Just because it's in your bedroom, doesn't mean your headboard has to be a snooze. Get the designer look at the head of the bed with these four headboard designs.
By Susan KleinmanMore in Decorating
Designer Joan Osburn was shopping in southern France when she stumbled across a beautiful architectural remnant. "It was probably part of a paneled Provencal room in the 18th or 19th century," she says. "Upon measuring it, I immediately thought of using it as a headboard."
Joan installed this fragment-as-headboard in the master bedroom of a house in northern California. "The house has very high ceilings, lots of large windows to access the water views and a juxtaposition of clean lines and architectural antiques," she says. "This unusual carved piece helps bring all those elements together in the bedroom."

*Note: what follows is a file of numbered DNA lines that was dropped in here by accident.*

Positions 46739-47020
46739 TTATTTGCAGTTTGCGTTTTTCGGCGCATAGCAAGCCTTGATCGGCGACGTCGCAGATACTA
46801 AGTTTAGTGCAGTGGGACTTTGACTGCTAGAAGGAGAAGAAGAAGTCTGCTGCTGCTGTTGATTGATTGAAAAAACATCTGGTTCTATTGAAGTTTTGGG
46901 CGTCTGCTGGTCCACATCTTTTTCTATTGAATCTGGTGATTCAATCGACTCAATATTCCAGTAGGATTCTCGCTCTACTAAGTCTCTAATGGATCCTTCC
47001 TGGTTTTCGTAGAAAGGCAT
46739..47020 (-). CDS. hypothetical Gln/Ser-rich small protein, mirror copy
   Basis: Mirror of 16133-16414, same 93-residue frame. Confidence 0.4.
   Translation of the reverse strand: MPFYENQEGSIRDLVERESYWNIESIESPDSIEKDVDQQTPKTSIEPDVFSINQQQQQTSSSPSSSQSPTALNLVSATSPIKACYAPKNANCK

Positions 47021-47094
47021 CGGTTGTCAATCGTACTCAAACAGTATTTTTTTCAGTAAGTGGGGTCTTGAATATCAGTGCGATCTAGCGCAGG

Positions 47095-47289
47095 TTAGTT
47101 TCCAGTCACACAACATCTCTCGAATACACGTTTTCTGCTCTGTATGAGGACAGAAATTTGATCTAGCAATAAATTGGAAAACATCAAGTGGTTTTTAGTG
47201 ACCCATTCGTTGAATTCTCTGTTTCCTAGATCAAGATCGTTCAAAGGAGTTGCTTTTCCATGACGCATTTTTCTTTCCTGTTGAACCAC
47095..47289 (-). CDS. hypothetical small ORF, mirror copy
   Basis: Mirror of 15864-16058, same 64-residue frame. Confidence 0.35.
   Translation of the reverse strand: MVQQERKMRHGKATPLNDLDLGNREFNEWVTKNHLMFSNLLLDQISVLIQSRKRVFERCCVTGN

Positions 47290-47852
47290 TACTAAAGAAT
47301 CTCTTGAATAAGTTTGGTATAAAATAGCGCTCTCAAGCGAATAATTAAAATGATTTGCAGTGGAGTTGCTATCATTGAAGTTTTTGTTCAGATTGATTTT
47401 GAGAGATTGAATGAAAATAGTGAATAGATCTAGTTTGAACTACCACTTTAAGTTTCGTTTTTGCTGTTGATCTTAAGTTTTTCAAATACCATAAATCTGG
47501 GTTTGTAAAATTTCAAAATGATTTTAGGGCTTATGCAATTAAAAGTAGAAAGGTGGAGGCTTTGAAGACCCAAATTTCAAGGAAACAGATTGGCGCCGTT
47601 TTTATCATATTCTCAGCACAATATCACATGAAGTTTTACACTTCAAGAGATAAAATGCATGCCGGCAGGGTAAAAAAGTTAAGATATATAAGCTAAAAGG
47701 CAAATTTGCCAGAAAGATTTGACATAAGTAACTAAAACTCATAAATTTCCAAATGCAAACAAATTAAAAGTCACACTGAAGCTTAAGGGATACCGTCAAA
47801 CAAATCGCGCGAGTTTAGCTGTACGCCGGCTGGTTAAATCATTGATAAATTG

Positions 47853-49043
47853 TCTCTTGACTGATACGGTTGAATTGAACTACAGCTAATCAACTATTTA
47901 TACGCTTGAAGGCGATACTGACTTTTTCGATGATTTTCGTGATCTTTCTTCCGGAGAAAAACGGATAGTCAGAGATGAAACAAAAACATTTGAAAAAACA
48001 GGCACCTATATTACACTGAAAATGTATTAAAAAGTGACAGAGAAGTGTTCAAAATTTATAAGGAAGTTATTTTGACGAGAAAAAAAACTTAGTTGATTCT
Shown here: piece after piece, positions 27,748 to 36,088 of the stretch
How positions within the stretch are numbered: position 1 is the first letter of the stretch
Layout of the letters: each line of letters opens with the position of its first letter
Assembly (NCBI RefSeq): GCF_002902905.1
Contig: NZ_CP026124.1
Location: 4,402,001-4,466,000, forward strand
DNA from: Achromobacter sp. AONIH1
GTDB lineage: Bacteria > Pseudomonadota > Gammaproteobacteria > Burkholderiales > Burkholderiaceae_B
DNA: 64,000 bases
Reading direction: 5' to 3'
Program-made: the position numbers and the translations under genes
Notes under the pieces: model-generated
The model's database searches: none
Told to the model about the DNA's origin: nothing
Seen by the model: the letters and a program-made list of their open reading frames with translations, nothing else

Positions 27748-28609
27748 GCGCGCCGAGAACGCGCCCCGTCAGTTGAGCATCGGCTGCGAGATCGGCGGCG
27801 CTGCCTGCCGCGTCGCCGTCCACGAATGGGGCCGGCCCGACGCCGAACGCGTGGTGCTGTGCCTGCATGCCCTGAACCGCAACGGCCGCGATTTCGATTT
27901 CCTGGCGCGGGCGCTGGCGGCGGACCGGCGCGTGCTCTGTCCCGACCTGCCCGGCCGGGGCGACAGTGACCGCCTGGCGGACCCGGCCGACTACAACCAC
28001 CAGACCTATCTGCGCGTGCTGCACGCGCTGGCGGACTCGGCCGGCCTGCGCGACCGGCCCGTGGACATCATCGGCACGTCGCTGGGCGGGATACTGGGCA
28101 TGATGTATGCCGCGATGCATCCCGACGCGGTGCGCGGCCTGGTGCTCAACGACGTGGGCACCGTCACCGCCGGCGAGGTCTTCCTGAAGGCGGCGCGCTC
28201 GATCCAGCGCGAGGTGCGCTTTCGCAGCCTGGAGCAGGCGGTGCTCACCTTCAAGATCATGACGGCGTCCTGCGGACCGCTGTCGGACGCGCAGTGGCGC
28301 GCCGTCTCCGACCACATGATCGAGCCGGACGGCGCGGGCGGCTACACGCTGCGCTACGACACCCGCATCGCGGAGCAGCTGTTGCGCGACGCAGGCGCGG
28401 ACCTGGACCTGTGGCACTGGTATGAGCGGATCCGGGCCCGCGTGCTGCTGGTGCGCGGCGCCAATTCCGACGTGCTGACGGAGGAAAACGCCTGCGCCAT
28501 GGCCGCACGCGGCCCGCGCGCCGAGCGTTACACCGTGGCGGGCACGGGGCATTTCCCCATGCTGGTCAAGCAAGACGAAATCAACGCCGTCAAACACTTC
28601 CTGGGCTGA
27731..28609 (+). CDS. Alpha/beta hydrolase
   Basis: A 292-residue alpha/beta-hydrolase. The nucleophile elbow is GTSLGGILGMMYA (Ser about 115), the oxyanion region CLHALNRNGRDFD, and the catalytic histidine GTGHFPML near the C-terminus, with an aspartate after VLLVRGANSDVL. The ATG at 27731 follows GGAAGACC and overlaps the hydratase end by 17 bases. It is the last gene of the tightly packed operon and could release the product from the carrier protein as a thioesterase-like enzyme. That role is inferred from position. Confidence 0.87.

Scale can be tricky when selecting architectural salvage for use above a bed, Joan says. "You don't want to have something that gets lost on the wall, but neither should you select something too massive," she says. "Measure it out on the wall and, if you can, tape a paper template up on the wall to see if the scale is right."
Once you've selected the right molding or architectural fragment, anchor it to the wall very sturdily, says Joan, a veteran of several California earthquakes. "And remember that without a soft headboard, you need lots of comfy pillows — some hard, some squishy — that allow you to sit up in bed and read."
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